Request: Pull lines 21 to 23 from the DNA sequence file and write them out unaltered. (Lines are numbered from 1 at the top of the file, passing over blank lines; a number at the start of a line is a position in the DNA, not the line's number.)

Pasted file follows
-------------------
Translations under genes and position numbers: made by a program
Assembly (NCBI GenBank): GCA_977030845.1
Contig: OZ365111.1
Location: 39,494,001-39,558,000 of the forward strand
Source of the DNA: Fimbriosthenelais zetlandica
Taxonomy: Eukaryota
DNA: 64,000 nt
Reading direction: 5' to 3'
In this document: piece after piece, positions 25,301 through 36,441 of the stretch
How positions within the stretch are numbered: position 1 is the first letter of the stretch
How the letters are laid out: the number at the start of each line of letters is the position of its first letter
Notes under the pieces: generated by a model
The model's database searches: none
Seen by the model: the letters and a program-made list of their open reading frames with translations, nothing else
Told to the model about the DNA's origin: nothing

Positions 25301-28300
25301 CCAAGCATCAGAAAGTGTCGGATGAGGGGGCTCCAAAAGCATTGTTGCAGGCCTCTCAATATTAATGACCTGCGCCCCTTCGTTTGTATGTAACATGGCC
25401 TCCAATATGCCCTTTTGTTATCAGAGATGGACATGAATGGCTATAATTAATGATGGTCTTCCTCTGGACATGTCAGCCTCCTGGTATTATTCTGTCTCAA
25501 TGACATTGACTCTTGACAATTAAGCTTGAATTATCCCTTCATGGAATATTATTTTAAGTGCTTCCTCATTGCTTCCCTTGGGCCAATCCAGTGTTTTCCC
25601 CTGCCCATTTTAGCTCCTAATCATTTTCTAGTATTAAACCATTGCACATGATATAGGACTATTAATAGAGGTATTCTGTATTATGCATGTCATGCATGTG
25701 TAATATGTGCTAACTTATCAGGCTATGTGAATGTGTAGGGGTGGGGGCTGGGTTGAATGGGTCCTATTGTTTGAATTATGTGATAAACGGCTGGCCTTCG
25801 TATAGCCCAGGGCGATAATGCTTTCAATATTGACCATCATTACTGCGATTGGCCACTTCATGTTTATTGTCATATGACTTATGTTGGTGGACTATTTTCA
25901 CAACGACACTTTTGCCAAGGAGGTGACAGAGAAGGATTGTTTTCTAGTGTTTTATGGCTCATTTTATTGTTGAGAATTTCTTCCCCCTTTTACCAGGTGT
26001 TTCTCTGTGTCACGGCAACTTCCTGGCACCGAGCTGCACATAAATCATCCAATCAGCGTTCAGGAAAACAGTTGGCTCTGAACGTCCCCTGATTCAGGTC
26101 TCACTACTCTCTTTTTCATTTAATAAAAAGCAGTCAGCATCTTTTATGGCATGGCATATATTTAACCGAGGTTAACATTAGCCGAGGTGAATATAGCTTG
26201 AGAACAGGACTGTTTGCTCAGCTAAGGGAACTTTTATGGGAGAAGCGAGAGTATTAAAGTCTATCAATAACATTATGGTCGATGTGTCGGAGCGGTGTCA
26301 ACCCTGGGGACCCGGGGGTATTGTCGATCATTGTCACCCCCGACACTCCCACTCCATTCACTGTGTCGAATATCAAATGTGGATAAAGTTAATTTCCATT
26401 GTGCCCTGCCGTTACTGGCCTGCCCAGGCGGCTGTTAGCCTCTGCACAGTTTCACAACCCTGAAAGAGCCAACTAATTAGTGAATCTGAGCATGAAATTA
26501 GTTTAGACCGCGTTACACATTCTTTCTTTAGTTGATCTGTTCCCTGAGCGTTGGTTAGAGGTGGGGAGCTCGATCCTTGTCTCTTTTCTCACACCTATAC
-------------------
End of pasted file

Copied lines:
25701 TAATATGTGCTAACTTATCAGGCTATGTGAATGTGTAGGGGTGGGGGCTGGGTTGAATGGGTCCTATTGTTTGAATTATGTGATAAACGGCTGGCCTTCG
25801 TATAGCCCAGGGCGATAATGCTTTCAATATTGACCATCATTACTGCGATTGGCCACTTCATGTTTATTGTCATATGACTTATGTTGGTGGACTATTTTCA
25901 CAACGACACTTTTGCCAAGGAGGTGACAGAGAAGGATTGTTTTCTAGTGTTTTATGGCTCATTTTATTGTTGAGAATTTCTTCCCCCTTTTACCAGGTGT